When you think about inland lakes you usually don’t picture crystal clear, pristine, beautiful water that reminds you of the ocean on a calm day. The Great Lakes many times confuse people for being an ocean, they’re huge for one, they have ravenous energy that is commonly underestimated and their color day in and day out is beyond stunning. The Great Lakes is home to an abundance of life in and out of the water, all who rely on the lakes to be healthy and able to sustain life. Although there are a couple living creatures that have invaded their way into the ecosystem and are wreaking havoc on these fragile waters.
We spoke about algae and their relationship to coral reefs, being beneficial and providing nutrients. This algae grows naturally and is apart of the ecosystem, working to maintain it and keep things healthy. All creatures benefit from what algae gives to the cycle of the ecosystem in the ocean. But in the Great Lakes algae is a threat. It has taken over Lake Erie, every spring as the water begins to thaw and warm back up the blooms follow closely behind.
Between the months of July and October, when the water is at its peek warmest, it creates favorable conditions for Cyanobacterial, most commonly known as blue-green algae, to form and take over. With that it brings great concern for water quality, the main one being that this algae causes toxins that are strong enough to poison animals and humans alike. These taste and odor compounds are extremely concerning in the Great Lakes as it is a major resource for drinking, recreating and tourism. If coming in contact with Cyanobacterial toxins (cyanotoxins), it can be detrimental and hazardous. These toxins have been exposed in human and animal illness as well as death in over fifty countries worldwide. Human toxicoses from cyanotoxins have most commonly occurred after exposure through drinking water along with just swimming, surfing, or coming in contact with the effected water.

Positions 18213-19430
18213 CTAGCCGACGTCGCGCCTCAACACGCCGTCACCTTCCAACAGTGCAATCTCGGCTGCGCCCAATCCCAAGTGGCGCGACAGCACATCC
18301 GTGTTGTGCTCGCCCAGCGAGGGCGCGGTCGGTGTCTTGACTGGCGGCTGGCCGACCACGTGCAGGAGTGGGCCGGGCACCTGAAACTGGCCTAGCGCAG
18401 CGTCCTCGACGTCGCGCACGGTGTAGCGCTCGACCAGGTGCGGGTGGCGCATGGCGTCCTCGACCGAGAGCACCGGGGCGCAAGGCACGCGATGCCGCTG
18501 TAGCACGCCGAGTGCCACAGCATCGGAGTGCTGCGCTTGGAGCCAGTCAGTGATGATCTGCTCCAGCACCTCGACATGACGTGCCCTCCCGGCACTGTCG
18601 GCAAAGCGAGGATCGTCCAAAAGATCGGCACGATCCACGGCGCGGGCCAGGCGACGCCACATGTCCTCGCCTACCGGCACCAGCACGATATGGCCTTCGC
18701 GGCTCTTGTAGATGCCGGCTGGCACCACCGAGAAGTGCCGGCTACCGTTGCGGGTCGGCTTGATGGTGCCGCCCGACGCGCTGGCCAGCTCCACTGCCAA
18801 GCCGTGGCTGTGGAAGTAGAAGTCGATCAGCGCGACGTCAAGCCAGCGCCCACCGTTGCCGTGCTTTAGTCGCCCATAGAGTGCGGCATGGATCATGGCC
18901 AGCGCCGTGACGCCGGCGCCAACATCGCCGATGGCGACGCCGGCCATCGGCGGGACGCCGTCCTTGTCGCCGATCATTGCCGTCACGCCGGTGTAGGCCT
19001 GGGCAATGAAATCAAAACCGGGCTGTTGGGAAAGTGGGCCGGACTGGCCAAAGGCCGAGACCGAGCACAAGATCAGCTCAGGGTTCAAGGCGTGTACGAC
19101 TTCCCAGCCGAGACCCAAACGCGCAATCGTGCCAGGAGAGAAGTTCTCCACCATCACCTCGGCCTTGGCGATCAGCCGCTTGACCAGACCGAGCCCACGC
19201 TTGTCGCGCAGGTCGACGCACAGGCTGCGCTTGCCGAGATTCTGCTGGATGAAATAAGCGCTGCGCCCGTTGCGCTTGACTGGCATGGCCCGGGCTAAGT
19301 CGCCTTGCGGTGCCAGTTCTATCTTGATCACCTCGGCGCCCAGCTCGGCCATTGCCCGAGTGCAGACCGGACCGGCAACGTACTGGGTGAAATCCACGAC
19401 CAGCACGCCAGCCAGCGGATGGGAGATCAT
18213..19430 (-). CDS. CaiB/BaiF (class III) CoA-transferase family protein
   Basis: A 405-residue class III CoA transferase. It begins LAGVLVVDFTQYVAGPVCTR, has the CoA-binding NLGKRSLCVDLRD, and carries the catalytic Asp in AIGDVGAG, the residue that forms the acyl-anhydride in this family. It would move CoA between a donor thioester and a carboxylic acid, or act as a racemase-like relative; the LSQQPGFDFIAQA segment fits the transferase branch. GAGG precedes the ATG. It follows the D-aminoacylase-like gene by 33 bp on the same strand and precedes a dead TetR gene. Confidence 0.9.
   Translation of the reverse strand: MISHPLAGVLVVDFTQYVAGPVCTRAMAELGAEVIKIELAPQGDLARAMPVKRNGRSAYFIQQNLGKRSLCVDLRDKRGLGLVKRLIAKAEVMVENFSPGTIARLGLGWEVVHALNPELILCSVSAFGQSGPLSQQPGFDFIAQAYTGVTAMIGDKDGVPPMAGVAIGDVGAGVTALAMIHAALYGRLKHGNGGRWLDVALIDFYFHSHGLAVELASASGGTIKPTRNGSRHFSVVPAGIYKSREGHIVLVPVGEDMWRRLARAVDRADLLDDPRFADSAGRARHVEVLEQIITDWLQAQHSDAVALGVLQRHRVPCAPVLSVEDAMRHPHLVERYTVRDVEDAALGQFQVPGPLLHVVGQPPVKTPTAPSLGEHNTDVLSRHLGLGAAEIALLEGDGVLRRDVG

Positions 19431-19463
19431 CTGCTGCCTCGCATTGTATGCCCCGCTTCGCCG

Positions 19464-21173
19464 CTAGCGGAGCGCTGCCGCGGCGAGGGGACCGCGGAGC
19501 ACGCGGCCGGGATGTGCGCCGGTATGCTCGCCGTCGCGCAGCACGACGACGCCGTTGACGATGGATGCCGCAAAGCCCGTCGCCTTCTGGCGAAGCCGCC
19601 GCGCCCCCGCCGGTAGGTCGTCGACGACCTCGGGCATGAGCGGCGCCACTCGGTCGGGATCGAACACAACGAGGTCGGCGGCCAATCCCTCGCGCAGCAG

Just as we learned before in my post about pollution, runoff can be extremely damaging to our ecosystems. The main cause of these blue-green algae blooms is just that, runoff pollution. This occurs when there is any type of rainfall, heavy or light, that washes out fertilizer and manure from large farm fields into streams or ponds that connect to larger lakes such as Lake Erie. Not only is agricultural runoff a main factor but also urban runoff, soaps and detergents used on our clothes and bodies and lastly lawn fertilizers.
All of our Great Lakes are at risk of these blooms, not just the one. Especially as the water temperate rises, and we continue to use harmful chemicals in nature creating toxic pollution. What we can do to help is be conscious of what we put down our drains, use on our lawns and gardens and even what we put on our bodies. Reducing runoff as well as deterring runoff from entering the lakes through street drains and gutters is essential. Understanding different agricultural practices that have negative effects on the wellbeing of the Great Lakes is also important. Knowing that you’re buying produce and products that will not harm such delicate waters is something that should become normal in our everyday lives. Using natural products that don’t have harmful chemicals such as an extreme or large amount of phosphates is an easy start. Biodegradable and chemical free products for your lawn, garden, dishes, hair, body and any other cleaning supplies has become more and more easily accessible. This goes not just for the friends living in the Great Lakes region but also who live worldwide. Those same chemicals are extremely harmful to our oceans and all that reside in the salty seas.
Little changes in our everyday lives will have a large effect on our waters in the long run. While we all rely so heavily on clean healthy water, we must not only care for it, but love it. And with that comes respect.
One Reply to “FRESHWATER BLOOM”
Well done, Annabel!